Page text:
The P2P system was deployed in a private environment and tested between eight nodes that connected to the mainnet and established communication with active SPO relay nodes; these further connected to other relays and block-producing nodes. The system enabled nodes to discover stake pool relays using the on-chain stake pool registry, which includes the DNS name or IP address of each relay.

Test results show that the nodes could arbitrarily select peers for communication, including those from the mainnet. The use of an ‘upstream’ metric enabled the discarding of the worst-performing peers and random selection of new peers for connection. This policy has been demonstrated in large-scale simulations (10,000 nodes), providing close-to-optimal results. In the live testing, the team saw many iterations of the optimization procedure. The team also observed that a range of peer connections occurred – with both nearby and far-away peers from different locations, which was inherent to all the eight nodes run in different parts of the world.

The networking and DevOps teams are now working together to improve the testnet environment, so all SPOs invited to the semi-public testnet can establish direct peer connections. This includes work on feature enhancements and testing processes to deliver the most efficient results. Thus, to introduce new targets for local root peers, the team is finalizing the tests for such related features as targets for known, established, and active peers.

We will be soon launching the semi-public P2P testnet, with the support of a small group of SPO partners to help with initial testing, before broadening this out to the wider SPO community. As ever, early feedback and ideas from our community are central to test, iterate, and improve processes as we progress towards a fully automated and decentralized P2P architecture for the Cardano mainnet.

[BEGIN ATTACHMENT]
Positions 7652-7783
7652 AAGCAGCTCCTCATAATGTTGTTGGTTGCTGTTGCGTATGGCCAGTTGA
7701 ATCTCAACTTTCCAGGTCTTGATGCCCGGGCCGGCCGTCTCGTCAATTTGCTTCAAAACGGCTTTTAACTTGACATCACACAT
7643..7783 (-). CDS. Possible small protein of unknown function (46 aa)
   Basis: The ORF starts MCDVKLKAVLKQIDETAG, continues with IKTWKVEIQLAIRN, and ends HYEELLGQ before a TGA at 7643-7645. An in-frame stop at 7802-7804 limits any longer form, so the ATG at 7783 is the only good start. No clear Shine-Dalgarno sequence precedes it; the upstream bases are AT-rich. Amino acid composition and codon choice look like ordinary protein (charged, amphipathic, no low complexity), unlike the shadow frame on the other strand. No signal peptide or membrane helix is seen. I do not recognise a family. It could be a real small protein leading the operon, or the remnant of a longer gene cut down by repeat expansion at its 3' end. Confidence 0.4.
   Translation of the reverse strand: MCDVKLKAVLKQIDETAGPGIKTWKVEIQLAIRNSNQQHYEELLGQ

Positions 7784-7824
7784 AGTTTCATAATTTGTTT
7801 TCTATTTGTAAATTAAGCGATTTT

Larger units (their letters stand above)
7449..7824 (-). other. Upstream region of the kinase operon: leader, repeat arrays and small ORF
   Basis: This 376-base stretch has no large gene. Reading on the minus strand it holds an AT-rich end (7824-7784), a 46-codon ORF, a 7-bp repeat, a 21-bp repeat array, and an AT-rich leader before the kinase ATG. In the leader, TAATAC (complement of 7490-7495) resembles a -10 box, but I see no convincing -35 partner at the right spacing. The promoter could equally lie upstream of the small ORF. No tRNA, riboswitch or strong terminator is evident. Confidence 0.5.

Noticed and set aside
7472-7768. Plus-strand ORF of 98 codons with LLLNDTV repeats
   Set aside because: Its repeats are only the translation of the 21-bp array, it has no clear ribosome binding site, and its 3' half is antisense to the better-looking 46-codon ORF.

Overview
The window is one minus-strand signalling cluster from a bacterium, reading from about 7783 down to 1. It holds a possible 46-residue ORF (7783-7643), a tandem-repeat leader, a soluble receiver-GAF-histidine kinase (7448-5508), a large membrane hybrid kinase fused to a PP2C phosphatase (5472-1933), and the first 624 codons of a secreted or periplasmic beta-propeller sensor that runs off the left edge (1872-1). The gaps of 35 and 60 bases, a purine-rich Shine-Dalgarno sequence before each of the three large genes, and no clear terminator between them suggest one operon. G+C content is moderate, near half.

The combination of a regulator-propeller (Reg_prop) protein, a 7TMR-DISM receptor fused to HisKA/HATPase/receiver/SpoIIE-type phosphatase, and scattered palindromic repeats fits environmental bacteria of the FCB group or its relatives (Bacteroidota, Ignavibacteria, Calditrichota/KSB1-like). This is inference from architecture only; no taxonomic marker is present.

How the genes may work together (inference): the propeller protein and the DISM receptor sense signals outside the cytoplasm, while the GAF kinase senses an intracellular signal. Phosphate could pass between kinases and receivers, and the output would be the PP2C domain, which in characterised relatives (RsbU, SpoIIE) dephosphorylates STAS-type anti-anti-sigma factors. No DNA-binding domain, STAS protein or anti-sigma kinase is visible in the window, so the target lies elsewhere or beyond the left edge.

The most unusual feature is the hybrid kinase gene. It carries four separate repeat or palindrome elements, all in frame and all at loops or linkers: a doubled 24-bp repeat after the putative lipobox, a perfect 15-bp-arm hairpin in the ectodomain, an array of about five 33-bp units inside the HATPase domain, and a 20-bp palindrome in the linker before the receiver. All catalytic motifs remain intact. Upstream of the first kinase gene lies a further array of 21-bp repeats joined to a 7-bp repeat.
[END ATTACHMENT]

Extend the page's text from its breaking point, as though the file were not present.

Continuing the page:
Additional contributions from Karl Knutsson, Duncan Coutts, Neil Davies, Prashanti Naik, and Olga Hryniuk.

Runtime Verification & IELE – from interoperability to universality

KEVM and IELE will bring unparalleled levels of security, scalability and programmability to Cardano

10 May 2021 Alex Hamilton 4 mins read

 Runtime Verification & IELE – from interoperability to universality

Professor Grigore Rosu, President and CEO of start-up Runtime Verification (RV) joined us on March's edition of the Cardano360 show to share ideas and discuss the collaboration between RV and IOHK.

Our professional relationship with Grigore and RV started back in 2017, and Grigore’s credentials speak for themselves (in any language). He’s worked for NASA, DARPA, Microsoft, and has taught at the University of Illinois Urbana-Champaign, to name but a few achievements.

Grigore is also credited with the creation of the K Framework, which has been described as ‘software that simply cannot afford to fail.' Developed over 15 years, the framework’s primary purpose is to enhance security. We’ll get into this in more detail later, but first, a short history lesson.

When it comes to smart contracts, the Ethereum Virtual Machine (EVM) set many early standards, for example the creation of the ubiquitous ERC-20 smart contracts, written in Solidity. However, this system isn’t flawless. Smart contracts have known coding vulnerabilities that have caused security issues. 

IELE: Unparalleled security, scalability, and programmability

Since late 2020, Cardano developers have had a bridge to the Solidity/Ethereum community via the K Ethereum Virtual Machine (KEVM), an implementation of the EVM specified in the K framework, which allows developers to use the formal verification tools that K produces to check a contract's correctness.